There are monsters in George R R Martin's A Game of Thrones, the first book in his superlative Song of Fire and Ice series, but they're not the orcs, kobolds and dingly-dell dwellers of traditional fantasy. They're men and women. Backstabbing is a sport on the continent of Westeros and the story arc is thick with the blood spilled by characters both innocent and evil.
It's the perfect setting for a sneaky kind of strategy game. Double-crossing and baby-murder feature as heavily as gigantic battles, so devs Cyanide have tried to work implementations of nastiness into their game. Genesis is set in the generations before Martin's books begin, and players won't cross the seas to other continents. But don't expect that to be a limiting factor; Westeros is 3,000 miles north to south and studded with landmarks covered by the books. Important locations such as Casterly Rock and King's Landing appear on the world map and the seven regions are split between the great houses of Westeros as they appear in the lore: the Starks up north, the Lannisters in the west and so on.
But how do you turn so many feuds and family fights into a strategy game? Designer Regis Robin explains how Genesis grew in development. “Our original thoughts were much more limited. We were thinking of a classic RTS, with factional clashes and a higher economic element. But that wouldn't really have done justice to the Machiavellian core of books.”
Genesis has two modes: Campaign and Versus. Regis describes the former as a training ground for the latter. To win, you'll need to earn enough prestige points to ascend to Westeros's uniting Iron Throne. In its victory conditions, Genesis is still an RTS, but it differs to most of its peers, as Regis explains. “There's no basebuilding, no development of technologies, no mass-production of fighting units. The key is alliance building.”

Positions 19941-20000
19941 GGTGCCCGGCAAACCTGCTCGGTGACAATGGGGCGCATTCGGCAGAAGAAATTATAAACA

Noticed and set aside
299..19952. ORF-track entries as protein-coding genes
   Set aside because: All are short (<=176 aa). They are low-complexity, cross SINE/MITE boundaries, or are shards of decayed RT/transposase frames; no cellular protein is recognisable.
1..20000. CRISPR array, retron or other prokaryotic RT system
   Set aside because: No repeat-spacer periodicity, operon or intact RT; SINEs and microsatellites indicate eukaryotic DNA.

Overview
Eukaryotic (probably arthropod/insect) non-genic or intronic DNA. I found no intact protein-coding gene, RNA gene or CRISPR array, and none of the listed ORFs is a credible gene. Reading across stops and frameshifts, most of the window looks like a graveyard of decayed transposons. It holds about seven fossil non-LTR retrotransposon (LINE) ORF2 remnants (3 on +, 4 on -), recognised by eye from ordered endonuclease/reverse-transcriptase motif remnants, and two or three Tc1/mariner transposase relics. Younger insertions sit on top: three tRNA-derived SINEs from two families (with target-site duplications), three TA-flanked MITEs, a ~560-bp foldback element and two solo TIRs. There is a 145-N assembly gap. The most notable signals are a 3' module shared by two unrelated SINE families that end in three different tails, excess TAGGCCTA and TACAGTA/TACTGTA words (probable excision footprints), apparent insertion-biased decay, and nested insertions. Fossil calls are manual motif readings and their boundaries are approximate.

The game is split into four distinct facets, termed 'economic', 'military', 'diplomatic' and 'underhand'. Despite Cyanide's new mechanics, genre standards haven't been totally jettisoned – you'll still need to pool gold and food, and raise armies. These armies then require upkeep, but can be hurled at a foe's kingdom. Battles are battles – get a bigger or better force and roll over your foe – but military units also have the option to siege castles and towns. “Capturing a town by siege will obviously bring it into your camp, but its lord can be as easily won over by diplomatic means,” Robin says.
Alliances come in four friend-flavours: Secret Agreement, Alliance, Blood Alliance and Pact. Pacts tie houses together loosely enough that they can be broken, but do that and you'll lose prestige points. Blood Alliances are stronger – marriages forged between two families that have the chance to produce an heir, but they're not bulletproof. Genesis's 'underhand' tactical options allow the end of a Blood Alliance by an assassin.
Pikemen, swordsmen and their stabby chums can be hired, but the unit pool is swollen by the addition of seductive noble ladies you can send in to woo an enemy's general, and envoys to carry diplomatic messages. But Robin's favourite unit is the spy. “I love infiltrating an enemy camp and getting my spy hired as one of his envoys, assassins or commanders.
“A bride can avoid the attempt on her life if the enemy camp has been infiltrated by a spy who's turned the would-be assassin to his side. The latter's actions will then be fake, although they are reported as real to his paymaster.” The bride survives in secret, the assassin's report is fabricated and the game's tactical landscape changes entirely.
What happens to that spy eventually, when he's busted? “It can't go on for ever and he'll end up in a dungeon somewhere. But it's worth the entertainment!”